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Friday, 13 October 2017

MEDIA MARIONETTES AND UNSEEN PUPPET MASTERS

It almost seems like media outlets in Kenya have collectively conspired to be passive purveyors of election-related information. The press is often times now as clueless about key developments in this prolonged electioneering period, as the audience it intends to enlighten. The local media are thus behaving like marionettes, at the mercy of unseen puppet masters.


It's unusual for the same media described as being vibrant, to leave viewers, listeners and readers unsure about where the country is headed politically and legally, even after interrogating all manner of analysts.

Anticipatory aspects of news gathering and processing have been neutered and most of what is left is reactive coverage.

Clauses in Kenya's constitution appear alien in many a local newsroom, and not many journalists are astute enough to navigate through relevant statutes.

This leaves the media at the mercy of those touted as analysts or experts, but which then also leaves the door wide open for inherent biases, prejudices and partisanship that cloud the understanding of issues.


If the media can't arrive at their own underlying positions, backed by solid research, with which to test or counter-check with credible authorities, then it will be hard to know if they are being led astray, to serve extraneous purposes.

And there are plenty of nefarious puppet masters, well capable of manipulating 'media marionettes' to advance an agenda that's far removed from the public's interest.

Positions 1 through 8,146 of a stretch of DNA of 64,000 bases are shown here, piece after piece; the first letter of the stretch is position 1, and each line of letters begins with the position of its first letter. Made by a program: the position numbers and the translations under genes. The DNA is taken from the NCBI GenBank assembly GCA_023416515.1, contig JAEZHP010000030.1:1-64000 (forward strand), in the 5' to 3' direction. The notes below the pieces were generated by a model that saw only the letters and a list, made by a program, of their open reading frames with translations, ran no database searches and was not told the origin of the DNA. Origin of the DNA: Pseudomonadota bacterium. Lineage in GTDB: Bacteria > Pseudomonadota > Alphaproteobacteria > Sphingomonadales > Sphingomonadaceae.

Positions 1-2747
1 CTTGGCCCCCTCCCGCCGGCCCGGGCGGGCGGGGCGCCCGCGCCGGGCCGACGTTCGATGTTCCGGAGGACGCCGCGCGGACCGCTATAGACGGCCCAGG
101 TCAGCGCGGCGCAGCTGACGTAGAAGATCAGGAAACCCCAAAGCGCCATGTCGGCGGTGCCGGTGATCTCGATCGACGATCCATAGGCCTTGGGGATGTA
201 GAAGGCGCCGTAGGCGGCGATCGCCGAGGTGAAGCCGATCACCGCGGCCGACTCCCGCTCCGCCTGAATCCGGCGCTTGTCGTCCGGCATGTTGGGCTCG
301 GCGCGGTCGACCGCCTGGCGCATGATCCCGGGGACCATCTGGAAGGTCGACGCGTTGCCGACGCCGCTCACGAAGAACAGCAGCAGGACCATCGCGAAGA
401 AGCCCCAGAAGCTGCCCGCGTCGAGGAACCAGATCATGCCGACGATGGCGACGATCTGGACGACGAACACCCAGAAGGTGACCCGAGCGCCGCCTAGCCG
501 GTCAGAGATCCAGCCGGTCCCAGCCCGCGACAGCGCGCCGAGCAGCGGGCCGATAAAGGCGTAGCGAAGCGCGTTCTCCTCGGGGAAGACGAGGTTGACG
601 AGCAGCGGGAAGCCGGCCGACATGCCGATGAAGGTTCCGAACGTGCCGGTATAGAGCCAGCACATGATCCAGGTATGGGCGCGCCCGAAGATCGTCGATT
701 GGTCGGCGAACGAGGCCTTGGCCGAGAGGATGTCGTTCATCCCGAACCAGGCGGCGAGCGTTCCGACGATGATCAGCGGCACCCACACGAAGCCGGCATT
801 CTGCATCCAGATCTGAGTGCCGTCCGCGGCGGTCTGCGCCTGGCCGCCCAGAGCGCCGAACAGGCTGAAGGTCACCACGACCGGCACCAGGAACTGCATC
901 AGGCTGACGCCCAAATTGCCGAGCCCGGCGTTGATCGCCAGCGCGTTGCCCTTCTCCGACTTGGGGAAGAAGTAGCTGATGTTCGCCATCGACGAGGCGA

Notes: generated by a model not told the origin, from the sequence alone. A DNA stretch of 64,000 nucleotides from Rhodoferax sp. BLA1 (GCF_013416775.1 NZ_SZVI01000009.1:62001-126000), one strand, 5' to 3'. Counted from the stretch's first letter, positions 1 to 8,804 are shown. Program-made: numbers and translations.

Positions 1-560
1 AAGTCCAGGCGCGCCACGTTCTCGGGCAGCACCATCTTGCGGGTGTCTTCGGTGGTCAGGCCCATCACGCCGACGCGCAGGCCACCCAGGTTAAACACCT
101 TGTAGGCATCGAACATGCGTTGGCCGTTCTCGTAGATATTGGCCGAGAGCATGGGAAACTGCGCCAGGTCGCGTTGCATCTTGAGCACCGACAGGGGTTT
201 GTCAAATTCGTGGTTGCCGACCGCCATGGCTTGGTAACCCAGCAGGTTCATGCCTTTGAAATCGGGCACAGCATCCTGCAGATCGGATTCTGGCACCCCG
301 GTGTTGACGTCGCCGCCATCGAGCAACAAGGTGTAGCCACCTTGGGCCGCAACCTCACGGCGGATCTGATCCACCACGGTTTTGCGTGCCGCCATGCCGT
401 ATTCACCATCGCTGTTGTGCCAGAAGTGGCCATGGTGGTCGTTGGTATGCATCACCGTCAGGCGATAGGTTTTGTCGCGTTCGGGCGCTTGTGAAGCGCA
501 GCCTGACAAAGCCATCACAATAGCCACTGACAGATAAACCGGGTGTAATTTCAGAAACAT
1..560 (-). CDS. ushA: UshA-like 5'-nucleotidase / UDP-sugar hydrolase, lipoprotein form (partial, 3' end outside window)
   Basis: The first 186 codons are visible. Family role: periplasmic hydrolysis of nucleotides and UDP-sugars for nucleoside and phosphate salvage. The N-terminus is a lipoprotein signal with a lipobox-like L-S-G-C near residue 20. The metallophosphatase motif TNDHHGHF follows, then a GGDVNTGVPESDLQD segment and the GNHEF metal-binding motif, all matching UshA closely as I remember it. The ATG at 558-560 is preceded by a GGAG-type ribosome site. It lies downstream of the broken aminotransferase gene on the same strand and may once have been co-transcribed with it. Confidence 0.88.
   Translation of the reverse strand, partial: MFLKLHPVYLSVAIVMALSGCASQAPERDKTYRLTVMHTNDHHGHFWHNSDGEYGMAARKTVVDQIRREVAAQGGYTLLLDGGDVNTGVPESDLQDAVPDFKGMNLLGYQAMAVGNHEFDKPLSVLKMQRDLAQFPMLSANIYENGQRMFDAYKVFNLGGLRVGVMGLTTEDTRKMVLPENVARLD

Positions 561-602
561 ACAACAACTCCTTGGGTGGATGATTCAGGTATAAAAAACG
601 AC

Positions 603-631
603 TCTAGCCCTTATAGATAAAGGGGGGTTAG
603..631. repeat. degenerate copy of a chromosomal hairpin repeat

Thursday, 5 October 2017

MEDIA MISEDUCATION

To inform, educate and entertain, is what a trainee journalist is bound to come across as the main functions of the media. There are also agenda setting and watchdog roles, among others. The media in Kenya at times appears to be blind to these important responsibilities. That's why the audience often encounters a lot of misinformation, excess entertainment and media miseducation.


Facts are stubborn. But some other types of facts have another layer of stubbornness: Historical facts!

This makes it quite foolhardy for a newspaper to publish glaring historical inaccuracies, like in the  article above.

The day Kenya gained its independence from British colonialists is well-documented, including the top dignitaries in attendance.


It should be a well-known fact that the Queen of England was represented by the Duke of Edinburgh, Prince Philip.

And it seems geographical facts also present a challenge for the press, in this part of the world.


From Mount Kenya, a river is described as flowing:

North, then east, before settling, "in a south-west direction until it disappears into the massive Lorian Swamp in Isiolo."

Well, for international readers, this might not make much sense.

And for many locals, they might have no hint of a clue either, about the meanderings of this particular river.

But for area residents and those familiar with the geographical set-up of this region...the given description makes a lot of nonsense!

Yes, the river can flow north, and turn east.

However, there's no way it can then flow south-west.

That means it would be flowing almost in the opposite direction of the Lorian Swamp, where it's meant to end up disappearing.

And you would still expect Hargeisa to be somewhere in the semi-autonomous Somaliland, right?


How it was being referenced with Dadaab, in Kenya's Garissa County, will for now remain a mystery.